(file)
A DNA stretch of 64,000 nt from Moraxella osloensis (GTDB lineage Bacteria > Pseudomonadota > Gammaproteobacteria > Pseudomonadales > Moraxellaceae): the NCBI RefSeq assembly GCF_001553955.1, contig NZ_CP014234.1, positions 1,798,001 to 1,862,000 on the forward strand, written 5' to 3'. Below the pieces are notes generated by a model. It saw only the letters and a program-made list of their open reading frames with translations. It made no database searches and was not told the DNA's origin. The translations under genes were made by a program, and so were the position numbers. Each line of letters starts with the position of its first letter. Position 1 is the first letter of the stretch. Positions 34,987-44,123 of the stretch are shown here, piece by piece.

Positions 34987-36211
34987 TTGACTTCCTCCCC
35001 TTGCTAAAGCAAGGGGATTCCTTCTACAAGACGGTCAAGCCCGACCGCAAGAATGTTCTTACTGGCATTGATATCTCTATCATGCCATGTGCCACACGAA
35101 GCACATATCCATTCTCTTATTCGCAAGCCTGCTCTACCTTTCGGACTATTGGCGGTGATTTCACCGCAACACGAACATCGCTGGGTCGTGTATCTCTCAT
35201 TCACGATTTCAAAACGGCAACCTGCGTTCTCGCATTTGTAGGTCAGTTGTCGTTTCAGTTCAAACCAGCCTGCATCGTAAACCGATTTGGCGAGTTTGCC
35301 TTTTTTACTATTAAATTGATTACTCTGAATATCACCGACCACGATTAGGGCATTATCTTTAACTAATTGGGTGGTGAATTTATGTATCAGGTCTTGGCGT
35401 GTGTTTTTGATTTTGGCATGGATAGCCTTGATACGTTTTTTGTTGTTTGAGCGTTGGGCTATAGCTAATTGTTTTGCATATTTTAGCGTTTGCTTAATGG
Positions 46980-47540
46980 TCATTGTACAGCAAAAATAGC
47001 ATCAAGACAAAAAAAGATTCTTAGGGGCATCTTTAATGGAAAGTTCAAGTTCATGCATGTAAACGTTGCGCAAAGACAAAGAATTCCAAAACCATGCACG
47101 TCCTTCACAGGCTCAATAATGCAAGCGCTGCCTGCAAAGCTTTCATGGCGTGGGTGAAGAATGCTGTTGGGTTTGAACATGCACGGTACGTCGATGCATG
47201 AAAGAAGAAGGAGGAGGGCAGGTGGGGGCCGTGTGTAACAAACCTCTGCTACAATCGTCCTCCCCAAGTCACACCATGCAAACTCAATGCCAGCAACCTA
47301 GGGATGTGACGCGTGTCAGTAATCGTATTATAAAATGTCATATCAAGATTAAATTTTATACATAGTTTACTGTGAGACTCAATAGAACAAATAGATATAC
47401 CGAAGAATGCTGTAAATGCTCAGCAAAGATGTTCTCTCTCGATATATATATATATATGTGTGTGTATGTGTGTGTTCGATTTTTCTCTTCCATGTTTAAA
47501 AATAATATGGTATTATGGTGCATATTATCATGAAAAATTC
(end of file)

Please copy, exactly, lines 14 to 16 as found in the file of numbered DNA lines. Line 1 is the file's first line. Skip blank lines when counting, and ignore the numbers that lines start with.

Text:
47301 GGGATGTGACGCGTGTCAGTAATCGTATTATAAAATGTCATATCAAGATTAAATTTTATACATAGTTTACTGTGAGACTCAATAGAACAAATAGATATAC
47401 CGAAGAATGCTGTAAATGCTCAGCAAAGATGTTCTCTCTCGATATATATATATATATGTGTGTGTATGTGTGTGTTCGATTTTTCTCTTCCATGTTTAAA
47501 AATAATATGGTATTATGGTGCATATTATCATGAAAAATTC